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Adnan Serič

United Nations Industrial Development Organization (UNIDO)

Adnan Serič is research manager at the Department of Policy, Research and Statistics of the United Nations Industrial Development Organization (UNIDO) where he leads department’s work on global value chains and foreign direct investments. He is also project manager of UNIDO Industrial Analytics Platform (iap.unido.org), UNIDO focal point for the T20 and the annual Forum on Globalization and Industrialization. He is an External Fellow at the Kiel Institute for the World Economy and previously worked at the Organisation for Economic Co-operation and Development (OECD) in the area of trade and investment policy. Adnan holds MSc. and Ph.D. in Economics from the University of St Andrews (UK).
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Fostering Inclusive and Sustainable Global Value Chains: The Role of the G20
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Risk, resilience and recalibration in global value chains

Current global value chains are highly efficient, specialized and interconnected, but also highly vulnerable to global risks. The COVID-19 pandemic has been a stark demonstration of this point, causing supply-side disruptions in the first quarter of 2020, as China and other Asian economies were hit by the outbreak of the virus which eventually spread globally, leading to business closures around the world. The ensuing supply chain breakdown prompted policymakers in many countries to address the need for economic self-sufficiency, along with strategies to better deal with global risks, even at the expense of the efficiency and productivity gains that globalization has brought.

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Investors’ characteristics and the business climate as drivers of backward linkages in Vietnam

This paper analyses the factors determining the establishment of backward linkages and their key features once established. To carry out our analysis, we exploit an original survey conducted in 2011 on roughly 1500 investors based in Vietnam. We show that some characteristics of the investor firm, including size, productivity, experience and autonomy in decision-making, affect the capacity of linkages to create a larger network of local suppliers. In addition, we show that it is the provision of a good investment climate, and more importantly of key business support services, that mainly influences the capacity of investors to trigger knowledge and other key resources’ transfer to their local suppliers.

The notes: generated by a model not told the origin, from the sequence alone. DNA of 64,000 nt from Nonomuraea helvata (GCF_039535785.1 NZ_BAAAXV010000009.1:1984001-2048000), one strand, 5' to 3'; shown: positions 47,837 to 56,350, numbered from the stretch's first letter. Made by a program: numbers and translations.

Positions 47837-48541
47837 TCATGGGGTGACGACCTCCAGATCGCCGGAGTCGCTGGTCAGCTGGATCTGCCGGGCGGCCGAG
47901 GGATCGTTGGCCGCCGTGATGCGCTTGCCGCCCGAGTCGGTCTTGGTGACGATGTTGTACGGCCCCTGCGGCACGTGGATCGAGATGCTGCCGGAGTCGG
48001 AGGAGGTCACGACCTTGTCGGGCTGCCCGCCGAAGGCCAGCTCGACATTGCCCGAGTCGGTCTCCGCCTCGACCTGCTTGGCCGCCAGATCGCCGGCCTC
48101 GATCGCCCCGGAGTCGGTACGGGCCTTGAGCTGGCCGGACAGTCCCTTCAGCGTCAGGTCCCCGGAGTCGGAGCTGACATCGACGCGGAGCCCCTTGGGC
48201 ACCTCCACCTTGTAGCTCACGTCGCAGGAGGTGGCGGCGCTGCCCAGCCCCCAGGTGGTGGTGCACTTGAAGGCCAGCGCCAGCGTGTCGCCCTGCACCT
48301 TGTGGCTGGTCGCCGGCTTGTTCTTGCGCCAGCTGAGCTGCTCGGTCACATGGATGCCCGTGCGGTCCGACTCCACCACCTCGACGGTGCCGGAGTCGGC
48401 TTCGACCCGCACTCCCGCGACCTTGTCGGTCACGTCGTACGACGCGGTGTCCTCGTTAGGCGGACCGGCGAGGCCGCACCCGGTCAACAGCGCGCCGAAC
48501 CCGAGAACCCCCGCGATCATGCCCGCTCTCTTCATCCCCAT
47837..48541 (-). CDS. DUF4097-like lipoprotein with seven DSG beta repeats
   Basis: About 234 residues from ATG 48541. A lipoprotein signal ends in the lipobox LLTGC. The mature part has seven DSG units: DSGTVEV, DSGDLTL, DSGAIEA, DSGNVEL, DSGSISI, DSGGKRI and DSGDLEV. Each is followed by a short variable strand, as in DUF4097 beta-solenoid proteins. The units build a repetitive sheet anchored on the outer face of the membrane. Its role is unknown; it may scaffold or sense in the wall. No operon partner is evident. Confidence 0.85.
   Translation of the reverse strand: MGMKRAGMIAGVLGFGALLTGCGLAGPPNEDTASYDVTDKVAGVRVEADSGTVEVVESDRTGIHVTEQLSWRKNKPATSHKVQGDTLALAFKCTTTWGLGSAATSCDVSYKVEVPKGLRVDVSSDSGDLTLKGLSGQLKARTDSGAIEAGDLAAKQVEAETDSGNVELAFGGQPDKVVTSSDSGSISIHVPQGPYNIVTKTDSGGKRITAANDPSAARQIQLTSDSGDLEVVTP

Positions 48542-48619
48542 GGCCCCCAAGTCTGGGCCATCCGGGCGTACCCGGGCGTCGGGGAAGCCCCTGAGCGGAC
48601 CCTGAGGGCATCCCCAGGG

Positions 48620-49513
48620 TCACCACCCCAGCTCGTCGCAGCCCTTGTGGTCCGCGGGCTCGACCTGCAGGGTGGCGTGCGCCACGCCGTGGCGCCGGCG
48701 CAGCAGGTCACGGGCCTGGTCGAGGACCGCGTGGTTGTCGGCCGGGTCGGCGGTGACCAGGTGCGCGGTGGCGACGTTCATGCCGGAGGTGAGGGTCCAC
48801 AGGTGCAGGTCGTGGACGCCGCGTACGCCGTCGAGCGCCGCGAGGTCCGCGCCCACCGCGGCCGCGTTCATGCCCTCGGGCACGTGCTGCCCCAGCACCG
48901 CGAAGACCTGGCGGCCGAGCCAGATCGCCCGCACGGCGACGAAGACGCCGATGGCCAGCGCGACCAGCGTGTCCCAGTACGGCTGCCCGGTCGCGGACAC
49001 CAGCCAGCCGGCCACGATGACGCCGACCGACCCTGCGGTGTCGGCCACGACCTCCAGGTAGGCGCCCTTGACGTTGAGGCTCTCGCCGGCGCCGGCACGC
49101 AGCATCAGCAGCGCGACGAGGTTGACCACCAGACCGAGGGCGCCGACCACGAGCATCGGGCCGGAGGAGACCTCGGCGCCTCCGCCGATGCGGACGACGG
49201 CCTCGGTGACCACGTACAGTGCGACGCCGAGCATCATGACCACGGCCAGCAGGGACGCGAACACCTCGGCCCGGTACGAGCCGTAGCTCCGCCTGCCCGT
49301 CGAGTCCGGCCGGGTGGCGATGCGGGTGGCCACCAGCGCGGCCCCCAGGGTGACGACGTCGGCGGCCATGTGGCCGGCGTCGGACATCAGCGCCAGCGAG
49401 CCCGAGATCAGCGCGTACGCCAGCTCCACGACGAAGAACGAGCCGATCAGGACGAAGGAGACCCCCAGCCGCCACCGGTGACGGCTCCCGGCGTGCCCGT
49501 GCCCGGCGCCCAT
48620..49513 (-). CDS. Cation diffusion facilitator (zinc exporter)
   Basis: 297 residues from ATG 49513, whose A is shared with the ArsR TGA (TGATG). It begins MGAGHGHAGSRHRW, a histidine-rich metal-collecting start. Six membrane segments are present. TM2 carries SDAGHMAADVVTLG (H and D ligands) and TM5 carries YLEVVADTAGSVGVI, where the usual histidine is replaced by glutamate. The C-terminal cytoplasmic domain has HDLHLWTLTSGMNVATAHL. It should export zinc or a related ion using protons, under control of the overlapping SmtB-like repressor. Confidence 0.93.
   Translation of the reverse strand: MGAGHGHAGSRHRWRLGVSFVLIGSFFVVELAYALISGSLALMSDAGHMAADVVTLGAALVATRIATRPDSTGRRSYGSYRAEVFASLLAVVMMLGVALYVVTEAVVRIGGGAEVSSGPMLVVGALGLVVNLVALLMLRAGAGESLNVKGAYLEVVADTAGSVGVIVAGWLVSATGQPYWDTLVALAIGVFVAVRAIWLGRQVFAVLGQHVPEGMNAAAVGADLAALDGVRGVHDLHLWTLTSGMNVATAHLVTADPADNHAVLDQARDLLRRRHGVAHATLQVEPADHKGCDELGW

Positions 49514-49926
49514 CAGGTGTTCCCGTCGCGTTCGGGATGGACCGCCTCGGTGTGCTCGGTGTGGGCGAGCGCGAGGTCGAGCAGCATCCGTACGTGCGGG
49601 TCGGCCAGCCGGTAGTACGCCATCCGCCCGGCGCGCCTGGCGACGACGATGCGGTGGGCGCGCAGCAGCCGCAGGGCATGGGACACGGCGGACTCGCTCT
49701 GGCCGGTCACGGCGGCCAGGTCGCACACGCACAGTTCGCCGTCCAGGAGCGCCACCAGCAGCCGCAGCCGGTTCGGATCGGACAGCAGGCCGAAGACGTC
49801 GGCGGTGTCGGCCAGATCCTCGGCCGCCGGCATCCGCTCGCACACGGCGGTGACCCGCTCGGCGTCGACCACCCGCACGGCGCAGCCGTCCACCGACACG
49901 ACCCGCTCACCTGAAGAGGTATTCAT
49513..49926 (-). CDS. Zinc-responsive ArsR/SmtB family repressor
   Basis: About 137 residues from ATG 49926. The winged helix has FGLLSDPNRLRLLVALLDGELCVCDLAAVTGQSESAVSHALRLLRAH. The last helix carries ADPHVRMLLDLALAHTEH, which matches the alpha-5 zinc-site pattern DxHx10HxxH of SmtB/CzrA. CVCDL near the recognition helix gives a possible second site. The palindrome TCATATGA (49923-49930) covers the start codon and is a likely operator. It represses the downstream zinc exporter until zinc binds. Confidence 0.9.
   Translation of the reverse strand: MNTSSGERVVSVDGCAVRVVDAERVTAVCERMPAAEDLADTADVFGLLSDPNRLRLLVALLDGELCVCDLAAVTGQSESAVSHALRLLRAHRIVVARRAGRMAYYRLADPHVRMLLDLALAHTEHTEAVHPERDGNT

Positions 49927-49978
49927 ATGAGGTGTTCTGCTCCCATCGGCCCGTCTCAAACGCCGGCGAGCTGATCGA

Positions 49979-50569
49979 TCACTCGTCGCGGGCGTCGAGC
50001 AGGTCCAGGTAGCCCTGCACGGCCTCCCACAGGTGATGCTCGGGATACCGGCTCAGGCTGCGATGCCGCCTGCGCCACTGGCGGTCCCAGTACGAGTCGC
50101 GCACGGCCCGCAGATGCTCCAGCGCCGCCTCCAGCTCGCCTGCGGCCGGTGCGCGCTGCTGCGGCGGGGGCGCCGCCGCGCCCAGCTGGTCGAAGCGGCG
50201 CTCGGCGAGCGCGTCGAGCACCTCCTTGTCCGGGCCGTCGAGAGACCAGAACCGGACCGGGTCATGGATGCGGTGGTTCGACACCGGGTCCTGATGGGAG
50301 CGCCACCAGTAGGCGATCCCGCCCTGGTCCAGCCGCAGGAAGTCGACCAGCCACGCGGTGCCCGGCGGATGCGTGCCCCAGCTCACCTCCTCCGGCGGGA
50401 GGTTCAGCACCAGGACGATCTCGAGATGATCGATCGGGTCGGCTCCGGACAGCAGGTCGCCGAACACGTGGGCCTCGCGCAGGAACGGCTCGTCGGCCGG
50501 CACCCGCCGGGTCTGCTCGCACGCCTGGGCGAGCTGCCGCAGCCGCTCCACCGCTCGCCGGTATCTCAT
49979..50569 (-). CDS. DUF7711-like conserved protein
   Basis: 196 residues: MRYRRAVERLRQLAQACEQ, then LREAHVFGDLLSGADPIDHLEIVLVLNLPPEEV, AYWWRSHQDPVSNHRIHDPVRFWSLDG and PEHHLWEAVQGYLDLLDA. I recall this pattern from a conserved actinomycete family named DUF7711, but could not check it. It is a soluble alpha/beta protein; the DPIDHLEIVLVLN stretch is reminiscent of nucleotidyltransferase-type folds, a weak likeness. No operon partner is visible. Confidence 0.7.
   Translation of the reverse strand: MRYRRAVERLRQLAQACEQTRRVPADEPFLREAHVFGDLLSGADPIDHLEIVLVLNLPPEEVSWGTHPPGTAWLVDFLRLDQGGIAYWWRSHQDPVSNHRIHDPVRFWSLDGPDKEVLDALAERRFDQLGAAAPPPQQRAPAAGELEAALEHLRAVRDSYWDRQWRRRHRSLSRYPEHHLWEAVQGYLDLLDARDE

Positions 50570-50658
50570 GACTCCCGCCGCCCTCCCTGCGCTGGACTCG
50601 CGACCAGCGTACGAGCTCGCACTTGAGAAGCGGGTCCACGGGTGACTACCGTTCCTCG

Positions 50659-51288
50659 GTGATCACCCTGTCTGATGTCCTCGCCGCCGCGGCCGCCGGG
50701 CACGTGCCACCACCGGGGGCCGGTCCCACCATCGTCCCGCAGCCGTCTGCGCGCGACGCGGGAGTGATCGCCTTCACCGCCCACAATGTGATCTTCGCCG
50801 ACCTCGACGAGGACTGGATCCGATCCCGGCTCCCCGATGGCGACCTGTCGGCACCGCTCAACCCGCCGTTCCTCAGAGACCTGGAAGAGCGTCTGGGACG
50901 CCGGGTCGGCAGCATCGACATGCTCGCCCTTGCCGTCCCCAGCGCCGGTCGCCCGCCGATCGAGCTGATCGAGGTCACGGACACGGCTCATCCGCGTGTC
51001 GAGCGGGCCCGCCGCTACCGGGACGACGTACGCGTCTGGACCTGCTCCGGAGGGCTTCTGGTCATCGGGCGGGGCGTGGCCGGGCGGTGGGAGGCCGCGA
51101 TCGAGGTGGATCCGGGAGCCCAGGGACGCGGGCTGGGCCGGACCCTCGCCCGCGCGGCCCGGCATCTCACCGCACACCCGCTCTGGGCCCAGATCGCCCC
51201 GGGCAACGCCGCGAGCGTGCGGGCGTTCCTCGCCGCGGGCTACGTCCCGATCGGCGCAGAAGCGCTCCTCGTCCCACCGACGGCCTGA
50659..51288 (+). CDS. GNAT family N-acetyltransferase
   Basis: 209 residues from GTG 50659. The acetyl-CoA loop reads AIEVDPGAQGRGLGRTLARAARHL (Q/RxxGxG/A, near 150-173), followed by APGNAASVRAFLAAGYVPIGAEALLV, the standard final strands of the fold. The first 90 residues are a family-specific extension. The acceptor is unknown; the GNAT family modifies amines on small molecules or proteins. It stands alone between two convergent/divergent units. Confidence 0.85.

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Job Quality, FDI and Institutions in Sub-Saharan Africa: Evidence from Firm-Level Data

Using a unique sample of foreign-owned and domestic firms in Sub-Saharan Africa, we study the differences in the quality of jobs that they offer, and identify how these differences are associated with country-level institutional factors. We find that foreign-owned firms offer more stable and secure jobs than domestic firms, as evidenced by their higher and lower shares of permanent full-time and temporary employment, respectively. The job stability and security advantage of foreign-owned firms is smaller in countries with higher firing costs and better governance, where domestic firms are likely to offer more stable and secure jobs. In addition, foreign-owned firms are less likely to offer unpaid work and have a lower share of these workers. They also have a higher average training intensity and pay higher wages to different types of workers. The wage premia of foreign-owned firms are lower in countries with higher governance and social policy standards, where domestic firms are likely to pay higher wages. Finally, we show that the job quality advantage of foreign-owned firms depends on the location of their parents, the mode of their establishment, their main business purpose and the most critical investment incentive received from the host country.

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Corporate Social Responsibility in Global Supply Chains: Deeds Not Words

The disconnect between the lofty aspirations of firms claiming Corporate Social Responsibility (CSR) and their shortcomings in practice have caused some observers to question its usefulness. The fallout from events like the Rana Plaza catastrophe has highlighted some of these shortcomings—namely, deficiencies in how multinational enterprises (MNEs) transact with suppliers in developing countries. Specifically, our paper aims to investigate whether or not MNEs behave hypocritically by examining the alignment of CSR to business practices in MNE affiliates in developing countries. To answer this question, we apply standard ordinary least squares (OLS) techniques to data for over 1000 MNEs that claim to have a CSR ethos. We find that CSR-active enterprises report significantly higher worker wages, ceteris paribus. Local African suppliers benefit from CSR through knowledge transfer, but only when MNEs make tangible investments in supplier development.

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